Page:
The light bulb used to be one of the simplest hardware-store purchases. Now a walk down the lighting aisle prompts an assortment of questions. Is it energy efficient? Will it switch on fast? Can I put it on a dimmer? What is a lumen? How long will it last? Why so pricey? Why is it a weird color?
Here’s a brief guide to some bulb basics, with help from Consumer Reports ratings, and a peek at what the future holds for the light bulb (hint: lower prices and remote control).
The Big Three Plus One
Bulbs can be divided into three main categories: incandescents, compact fluorescents (CFLs) and light-emitting diodes (LEDs). We’re most familiar with incandescents, which make use of technology from over 100 years ago. These cost the least, but emit heat and use up the most energy. An incandescent lasts an average of 1,000 hours, or 125 days when used for eight hours a day.
Lighting Science Group’s World Bulb uses less than 13 watts and will cost less than $15 a bulb.
More recently, halogen incandescent bulbs have become popular. The bulbs, which cost as little as $3 for two, look and behave like incandescents by dimming and turning on immediately, but use less energy. The Philips EcoVantage line, which became available in April, uses 28% less energy: A 72-watt bulb replaces a 100-watt, and a 43-watt bulb replaces a 60-watt. Halogen incandescents last as long as a traditional incandescent bulb.
Compact fluorescents, the spiral bulbs that became popular about five years ago, use less energy than incandescents but made a rough first impression. Compared with incandescents, compact fluorescents can appear harsher in color and most don’t turn on immediately. They’re made of glass, like incandescents, cost about $5 to $10 each and have an estimated average lifespan of 10,000 hours, or about 3½ years at eight hours a day. They contain a small amount of mercury and can be recycled at stores like Home Depot.
LEDs, which look roughly like the incandescents we’re used to, are the latest hit in energy-efficient bulbs. They’re also the most expensive, costing around $20 to $60 a bulb, though this will drop in coming months as they become more prevalent. These bulbs, which don’t contain mercury, turn on immediately, even in cold weather. Some are made of a durable plastic and many can be dimmed. Their light-emitting surfaces remain cool to the touch. The hue of light from these LED bulbs appears more like that of the traditional incandescents. They are estimated to save up to 85% more energy than standard incandescents, with a lifespan of 20,000 to 50,000 hours, or 20 to 40 years. At seven hours a day, one bulb could last an average of 17 years.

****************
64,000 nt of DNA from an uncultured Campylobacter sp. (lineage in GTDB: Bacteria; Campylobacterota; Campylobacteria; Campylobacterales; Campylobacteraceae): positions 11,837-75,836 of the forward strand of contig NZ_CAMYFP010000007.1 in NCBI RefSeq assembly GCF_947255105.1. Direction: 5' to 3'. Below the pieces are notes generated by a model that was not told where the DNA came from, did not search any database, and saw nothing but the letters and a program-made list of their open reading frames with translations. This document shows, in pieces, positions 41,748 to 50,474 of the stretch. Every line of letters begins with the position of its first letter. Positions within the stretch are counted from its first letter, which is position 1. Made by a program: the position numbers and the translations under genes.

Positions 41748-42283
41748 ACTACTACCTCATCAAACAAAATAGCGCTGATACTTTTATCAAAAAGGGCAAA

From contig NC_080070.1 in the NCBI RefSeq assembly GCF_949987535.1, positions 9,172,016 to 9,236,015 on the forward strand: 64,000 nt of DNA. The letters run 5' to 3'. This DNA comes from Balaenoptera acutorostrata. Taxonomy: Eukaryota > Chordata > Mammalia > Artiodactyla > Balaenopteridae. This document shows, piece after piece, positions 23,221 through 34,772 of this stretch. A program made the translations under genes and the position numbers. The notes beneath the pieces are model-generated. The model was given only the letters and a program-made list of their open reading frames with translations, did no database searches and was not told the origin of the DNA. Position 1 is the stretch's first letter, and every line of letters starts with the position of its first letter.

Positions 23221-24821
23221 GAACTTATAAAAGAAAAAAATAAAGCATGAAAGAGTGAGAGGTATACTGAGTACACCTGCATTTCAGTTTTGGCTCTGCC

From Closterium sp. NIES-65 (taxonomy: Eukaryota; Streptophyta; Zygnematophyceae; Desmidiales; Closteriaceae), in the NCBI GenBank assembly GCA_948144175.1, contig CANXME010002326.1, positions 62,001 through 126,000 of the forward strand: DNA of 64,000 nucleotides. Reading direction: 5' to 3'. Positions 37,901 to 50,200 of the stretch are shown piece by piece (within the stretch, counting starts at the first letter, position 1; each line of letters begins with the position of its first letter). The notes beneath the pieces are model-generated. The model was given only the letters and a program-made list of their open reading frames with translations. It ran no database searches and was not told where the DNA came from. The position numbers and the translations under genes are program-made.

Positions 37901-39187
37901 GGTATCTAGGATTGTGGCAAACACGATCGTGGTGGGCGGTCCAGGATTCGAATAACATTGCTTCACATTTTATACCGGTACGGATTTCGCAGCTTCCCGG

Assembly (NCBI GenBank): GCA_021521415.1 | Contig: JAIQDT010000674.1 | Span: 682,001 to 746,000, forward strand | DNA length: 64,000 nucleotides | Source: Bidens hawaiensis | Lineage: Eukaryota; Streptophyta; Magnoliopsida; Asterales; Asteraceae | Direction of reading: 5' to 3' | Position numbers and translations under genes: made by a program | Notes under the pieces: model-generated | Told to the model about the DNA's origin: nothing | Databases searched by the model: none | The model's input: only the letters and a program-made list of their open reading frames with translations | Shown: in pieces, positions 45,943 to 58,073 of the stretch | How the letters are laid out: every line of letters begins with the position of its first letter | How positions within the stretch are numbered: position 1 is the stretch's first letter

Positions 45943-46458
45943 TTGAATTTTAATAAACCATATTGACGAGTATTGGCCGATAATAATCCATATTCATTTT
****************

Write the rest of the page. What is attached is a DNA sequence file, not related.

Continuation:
New Labeling Explained
For years, we’ve measured light bulbs by watts, which indicate how much energy a bulb uses. But bulb brightness is measured in lumens. Many of the new light bulbs’ boxes list lumens and include helpful notes about how the bulb compares with the wattage you are looking to replace. An incandescent 40-watt bulb gets replaced with a 450-lumen bulb; a 60-watt bulb with a 800-lumen bulb; a 75-watt bulb by a 1,100 lumen; and a 100 watt by a 1,600 lumen.
The Philips L Prize Bulb consumes less than 10 watts and has a lifespan of more than 25,000 hours.
More light bulbs are now packaged with a “Lighting Facts” label. Besides lumens, this may include factors like lumens per watt (bulb efficiency); watts (energy used to make the light); correlated color temperature, which indicates cool or warm color (about 2700 Kelvin replicates what we’re familiar with in a traditional incandescent); and a color-rendering index (the measurement of a light’s appearance on objects).
Best in Show
Consumer Reports recently tested several bulbs for factors like brightness, warm-up time, light distribution and actual lumens. The $10 GE Energy Smart SAF-T-GARD earned the highest overall ranking for 60-watt equivalent spiral CFL bulbs.
The $25 Philips AmbientLED 12.5W ranked best overall in the 60-watt equivalent A19 style (the typical pear-shape found in incandescent bulbs) covered bulb category.
Future Is Bright
Lighting Science Group Corp., maker of Home Depot’s EcoSmart bulbs, unveiled its sub-$15 World Bulb in December. This is a redesigned, 60-watt-replacement LED bulb that uses less power than the 13 watts of the company’s current equivalent bulb. It’ll be available in India in February and later this year in the U.S.
Lighting Science Group also has paired with Google to create the Android@Home Intelligent LED bulb, which people will be able to control using an Android smartphone, tablet or a computer. The bulb, which is expected to come out before June, will have an embedded chip and works with a gateway box that hooks into a router.
By June, Philips Lighting North America will debut its L Prize Bulb, an LED bulb that was the first to win the Department of Energy’s “L Prize,” an award for energy efficiency. Designed to replace a 60-watt incandescent, the LED bulb consumes less than 10 watts, according to Philips. In rigorous testing, the Energy Department said, the bulb had a useful lifetime of more than 25,000 hours. The bulb will likely start out at about $50.
Picking a Bulb
Light-bulb savings calculators found online, like one from National Geographic, give people a rough idea of how much they may save over time with incandescent, compact fluorescent and LED bulbs.
Write to Katherine Boehret at firstname.lastname@example.org